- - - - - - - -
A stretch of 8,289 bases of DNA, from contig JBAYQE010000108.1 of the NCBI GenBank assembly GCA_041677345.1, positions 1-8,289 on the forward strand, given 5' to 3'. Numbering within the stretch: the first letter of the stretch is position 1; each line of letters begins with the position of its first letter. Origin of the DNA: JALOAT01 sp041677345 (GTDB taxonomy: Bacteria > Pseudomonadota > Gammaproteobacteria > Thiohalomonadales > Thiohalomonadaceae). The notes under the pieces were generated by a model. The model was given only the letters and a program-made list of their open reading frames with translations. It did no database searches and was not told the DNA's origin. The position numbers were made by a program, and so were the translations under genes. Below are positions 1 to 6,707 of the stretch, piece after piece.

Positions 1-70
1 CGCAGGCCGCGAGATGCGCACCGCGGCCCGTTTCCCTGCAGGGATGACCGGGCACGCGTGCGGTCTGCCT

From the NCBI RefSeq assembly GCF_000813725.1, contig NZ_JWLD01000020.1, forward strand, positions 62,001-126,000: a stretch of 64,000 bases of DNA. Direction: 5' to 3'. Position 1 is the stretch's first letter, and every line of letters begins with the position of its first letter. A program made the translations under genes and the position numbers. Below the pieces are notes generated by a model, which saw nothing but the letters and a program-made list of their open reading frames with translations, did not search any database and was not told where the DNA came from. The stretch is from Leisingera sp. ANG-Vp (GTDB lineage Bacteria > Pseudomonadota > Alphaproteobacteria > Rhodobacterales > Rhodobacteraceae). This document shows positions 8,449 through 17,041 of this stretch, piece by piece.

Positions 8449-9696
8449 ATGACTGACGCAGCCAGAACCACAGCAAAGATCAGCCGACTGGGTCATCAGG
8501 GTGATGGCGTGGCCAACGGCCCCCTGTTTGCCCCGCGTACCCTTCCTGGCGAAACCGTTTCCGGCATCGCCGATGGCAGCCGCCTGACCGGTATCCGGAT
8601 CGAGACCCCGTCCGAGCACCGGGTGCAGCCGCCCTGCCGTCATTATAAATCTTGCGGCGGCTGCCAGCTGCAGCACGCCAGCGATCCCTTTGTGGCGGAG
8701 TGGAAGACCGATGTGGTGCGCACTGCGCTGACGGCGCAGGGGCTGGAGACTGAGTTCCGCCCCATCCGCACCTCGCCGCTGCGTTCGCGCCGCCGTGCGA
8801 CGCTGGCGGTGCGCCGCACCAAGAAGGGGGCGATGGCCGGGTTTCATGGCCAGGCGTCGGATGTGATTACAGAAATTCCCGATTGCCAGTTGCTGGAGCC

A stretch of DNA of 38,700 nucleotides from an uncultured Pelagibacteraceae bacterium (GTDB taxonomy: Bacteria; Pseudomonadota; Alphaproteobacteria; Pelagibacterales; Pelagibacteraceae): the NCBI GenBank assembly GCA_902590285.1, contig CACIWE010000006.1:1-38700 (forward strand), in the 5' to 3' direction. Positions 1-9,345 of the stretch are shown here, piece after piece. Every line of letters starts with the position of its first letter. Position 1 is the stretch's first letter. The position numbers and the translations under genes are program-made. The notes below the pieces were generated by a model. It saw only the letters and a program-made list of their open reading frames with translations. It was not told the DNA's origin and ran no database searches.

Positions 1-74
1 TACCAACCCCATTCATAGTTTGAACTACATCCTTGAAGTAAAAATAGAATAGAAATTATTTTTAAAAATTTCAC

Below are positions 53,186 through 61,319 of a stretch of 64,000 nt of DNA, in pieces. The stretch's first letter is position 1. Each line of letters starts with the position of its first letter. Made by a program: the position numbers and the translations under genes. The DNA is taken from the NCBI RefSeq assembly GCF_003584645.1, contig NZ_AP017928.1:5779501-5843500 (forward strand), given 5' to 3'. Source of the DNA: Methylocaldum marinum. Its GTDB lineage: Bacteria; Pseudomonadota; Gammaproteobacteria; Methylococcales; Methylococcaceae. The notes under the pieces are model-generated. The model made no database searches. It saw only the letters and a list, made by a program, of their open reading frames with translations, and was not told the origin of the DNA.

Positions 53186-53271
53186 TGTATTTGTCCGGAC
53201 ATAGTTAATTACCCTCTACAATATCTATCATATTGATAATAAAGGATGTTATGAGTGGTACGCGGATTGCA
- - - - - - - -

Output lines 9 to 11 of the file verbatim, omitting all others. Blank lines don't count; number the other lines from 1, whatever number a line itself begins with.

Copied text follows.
8701 TGGAAGACCGATGTGGTGCGCACTGCGCTGACGGCGCAGGGGCTGGAGACTGAGTTCCGCCCCATCCGCACCTCGCCGCTGCGTTCGCGCCGCCGTGCGA
8801 CGCTGGCGGTGCGCCGCACCAAGAAGGGGGCGATGGCCGGGTTTCATGGCCAGGCGTCGGATGTGATTACAGAAATTCCCGATTGCCAGTTGCTGGAGCC

A stretch of DNA of 38,700 nucleotides from an uncultured Pelagibacteraceae bacterium (GTDB taxonomy: Bacteria; Pseudomonadota; Alphaproteobacteria; Pelagibacterales; Pelagibacteraceae): the NCBI GenBank assembly GCA_902590285.1, contig CACIWE010000006.1:1-38700 (forward strand), in the 5' to 3' direction. Positions 1-9,345 of the stretch are shown here, piece after piece. Every line of letters starts with the position of its first letter. Position 1 is the stretch's first letter. The position numbers and the translations under genes are program-made. The notes below the pieces were generated by a model. It saw only the letters and a program-made list of their open reading frames with translations. It was not told the DNA's origin and ran no database searches.